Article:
|Reference code: ||PT/FB/BL-2006-012.06|
|Location: ||Arquivo PCA - Pasta 6/2006|
|Experience in long-term meditation reduces the hypothalamic-pituitary-adrenocortical (HPA) axis activity|
|Publication year: ||2009|
There is an increasing effort in research to uncover the underlying changes in biological processes that are associated with reported changes in mental and physical health in response to meditation. Moreover, there is evidence that meditation decreases anxiety and increases positive affect. However, the impact of short- and long-term meditation on the HPA axis activity has been poorly investigated so far. To investigate the HPA axis activity is particularly important because aberrant cortisol secretion is associated with depressive disorders.
The aim of the pilot study was to associate the HPA axis activity-dependent cortisol secretion with the duration of meditation in people with long-term expertise, and to compare patterns of cortisol secretion before and after training of novices in meditation.
Eighteen people took part in the study. Nine of them (age (years): M = 49.8, SD = 7.50) had long-term expertise in meditation (duration (months): M = 264; SD = 95.5), and nine were novices (age: M = 40.2, SD = 11.44). Saliva samples to analyze cortisol secretion were gathered before and after the first and the last training session of an 8 week behavioral intervention termed Mindfulness Based Stress Reduction (MBSR) which includes daily meditation practice.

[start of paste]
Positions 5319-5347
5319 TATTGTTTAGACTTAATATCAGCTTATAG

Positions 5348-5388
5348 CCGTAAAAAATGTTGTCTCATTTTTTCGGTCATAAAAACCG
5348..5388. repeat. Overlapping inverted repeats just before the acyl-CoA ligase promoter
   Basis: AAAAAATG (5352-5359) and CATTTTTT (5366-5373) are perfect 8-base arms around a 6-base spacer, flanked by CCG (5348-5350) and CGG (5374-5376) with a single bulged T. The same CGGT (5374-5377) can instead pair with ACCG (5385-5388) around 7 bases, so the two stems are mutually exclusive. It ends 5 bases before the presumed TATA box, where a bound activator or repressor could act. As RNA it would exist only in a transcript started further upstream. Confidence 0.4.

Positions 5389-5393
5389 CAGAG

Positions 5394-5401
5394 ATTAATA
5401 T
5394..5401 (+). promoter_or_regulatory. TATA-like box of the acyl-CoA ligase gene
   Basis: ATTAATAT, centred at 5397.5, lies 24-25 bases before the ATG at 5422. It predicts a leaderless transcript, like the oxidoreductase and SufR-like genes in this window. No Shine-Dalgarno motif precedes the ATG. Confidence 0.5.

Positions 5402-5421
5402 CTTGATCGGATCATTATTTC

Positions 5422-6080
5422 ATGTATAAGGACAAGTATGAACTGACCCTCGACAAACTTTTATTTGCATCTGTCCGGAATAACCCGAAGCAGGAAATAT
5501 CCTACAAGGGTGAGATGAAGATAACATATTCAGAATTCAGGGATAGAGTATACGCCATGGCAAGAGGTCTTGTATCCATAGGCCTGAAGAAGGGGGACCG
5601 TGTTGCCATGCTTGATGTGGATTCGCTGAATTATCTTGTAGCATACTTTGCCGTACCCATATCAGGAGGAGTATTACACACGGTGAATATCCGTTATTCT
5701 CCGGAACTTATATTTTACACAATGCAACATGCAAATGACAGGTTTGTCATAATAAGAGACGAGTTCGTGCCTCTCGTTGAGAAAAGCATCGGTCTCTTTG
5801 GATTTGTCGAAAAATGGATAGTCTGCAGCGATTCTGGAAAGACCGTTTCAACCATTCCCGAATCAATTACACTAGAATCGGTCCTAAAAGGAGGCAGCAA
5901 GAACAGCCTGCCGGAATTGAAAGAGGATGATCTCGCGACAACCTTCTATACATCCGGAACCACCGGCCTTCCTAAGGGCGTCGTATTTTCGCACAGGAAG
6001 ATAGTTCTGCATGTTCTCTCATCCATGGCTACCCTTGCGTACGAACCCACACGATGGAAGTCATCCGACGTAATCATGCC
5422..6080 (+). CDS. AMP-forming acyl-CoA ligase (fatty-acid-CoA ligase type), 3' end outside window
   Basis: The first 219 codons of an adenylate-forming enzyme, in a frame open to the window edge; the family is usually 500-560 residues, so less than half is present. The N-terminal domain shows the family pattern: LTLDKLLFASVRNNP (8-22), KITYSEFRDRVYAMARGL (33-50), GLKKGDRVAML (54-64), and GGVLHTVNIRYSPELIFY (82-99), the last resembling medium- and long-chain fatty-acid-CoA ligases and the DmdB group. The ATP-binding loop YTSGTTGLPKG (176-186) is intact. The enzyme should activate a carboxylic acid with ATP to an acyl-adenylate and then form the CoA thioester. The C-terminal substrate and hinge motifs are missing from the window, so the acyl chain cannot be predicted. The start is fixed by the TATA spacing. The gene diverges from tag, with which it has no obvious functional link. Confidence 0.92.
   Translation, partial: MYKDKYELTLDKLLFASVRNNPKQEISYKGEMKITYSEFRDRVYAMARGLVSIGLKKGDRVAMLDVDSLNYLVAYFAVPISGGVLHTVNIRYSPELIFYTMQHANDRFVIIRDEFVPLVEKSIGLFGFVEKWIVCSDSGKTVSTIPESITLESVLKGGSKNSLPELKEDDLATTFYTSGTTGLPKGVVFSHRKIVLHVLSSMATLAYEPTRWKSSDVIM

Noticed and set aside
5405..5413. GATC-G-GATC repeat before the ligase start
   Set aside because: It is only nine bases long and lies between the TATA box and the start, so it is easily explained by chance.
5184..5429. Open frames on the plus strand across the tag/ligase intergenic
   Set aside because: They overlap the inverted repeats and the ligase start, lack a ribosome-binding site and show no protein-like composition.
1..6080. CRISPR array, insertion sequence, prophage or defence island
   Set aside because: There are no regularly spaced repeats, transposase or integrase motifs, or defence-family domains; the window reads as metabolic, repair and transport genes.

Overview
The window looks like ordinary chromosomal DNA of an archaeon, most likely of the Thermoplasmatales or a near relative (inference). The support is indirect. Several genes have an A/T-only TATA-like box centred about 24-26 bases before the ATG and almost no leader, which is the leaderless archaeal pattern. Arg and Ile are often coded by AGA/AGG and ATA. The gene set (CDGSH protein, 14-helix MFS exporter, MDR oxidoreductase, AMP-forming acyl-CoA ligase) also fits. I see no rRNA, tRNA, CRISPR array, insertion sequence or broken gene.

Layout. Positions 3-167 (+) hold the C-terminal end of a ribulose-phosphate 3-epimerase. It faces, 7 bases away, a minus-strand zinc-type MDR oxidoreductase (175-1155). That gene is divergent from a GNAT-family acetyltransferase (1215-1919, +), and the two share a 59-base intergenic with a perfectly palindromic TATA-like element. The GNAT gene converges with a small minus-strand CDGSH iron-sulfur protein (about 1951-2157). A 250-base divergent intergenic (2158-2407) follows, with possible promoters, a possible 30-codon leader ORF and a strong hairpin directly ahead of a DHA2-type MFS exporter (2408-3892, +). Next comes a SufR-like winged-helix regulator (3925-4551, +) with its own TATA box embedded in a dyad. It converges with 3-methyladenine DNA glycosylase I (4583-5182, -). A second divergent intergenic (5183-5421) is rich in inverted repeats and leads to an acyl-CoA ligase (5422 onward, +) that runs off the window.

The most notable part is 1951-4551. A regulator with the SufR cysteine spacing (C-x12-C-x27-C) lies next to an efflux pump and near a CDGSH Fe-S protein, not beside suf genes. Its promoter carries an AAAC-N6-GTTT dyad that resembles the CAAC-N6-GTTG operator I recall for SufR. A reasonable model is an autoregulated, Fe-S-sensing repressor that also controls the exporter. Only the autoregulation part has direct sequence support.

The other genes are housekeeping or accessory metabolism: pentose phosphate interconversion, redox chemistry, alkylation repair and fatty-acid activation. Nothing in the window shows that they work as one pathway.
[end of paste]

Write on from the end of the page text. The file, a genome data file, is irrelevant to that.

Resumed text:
In people with long-term expertise, duration of meditation highly correlated with decreased cortisol secretion before (r = -0.69, p = 0.04; controlling for age: r = -0.72, p = 0.045) and after training (r = -0.74, p =0.02; controlling for age: r = -0.68, p = 0.06). In novices, no statistically significant differences in mean cortisol secretions before and after the intervention could be observed, although there was a general decrease.
Results suggest that long-term experience in meditation has a favorable impact on the HPA axis activity. This result may in part explain why MBSR has a favorable impact on depressive symptoms.
|Accessibility: ||Document does not exist in file|
|Secondary author(s): |
|Schmidt, S., Naranjo, J. R., Holsboer-Trachsler, E. |
|Document type: |
|Brand, S., Schmidt, S., Naranjo, J. R., & Holsboer-Trachsler, E. (2009). Experience in long-term meditation reduces the hypothalamic-pituitary-adrenocortical (HPA) axis activity. Neuropsychobiology, 59(2), 62–63.|
|2-year Impact Factor: ||2.675|2011|
|Times cited: ||0|2019-06-07|
|Indexed document: ||Yes|
|Keywords: ||Meditation / Hypothalamic-pituitary-adrenal axis activity / Cortisol secretion / Mindfulness-based stress reduction (MBSR)|
Experience in long-term meditation reduces the hypothalamic-pituitary-adrenocortical (HPA) axis activity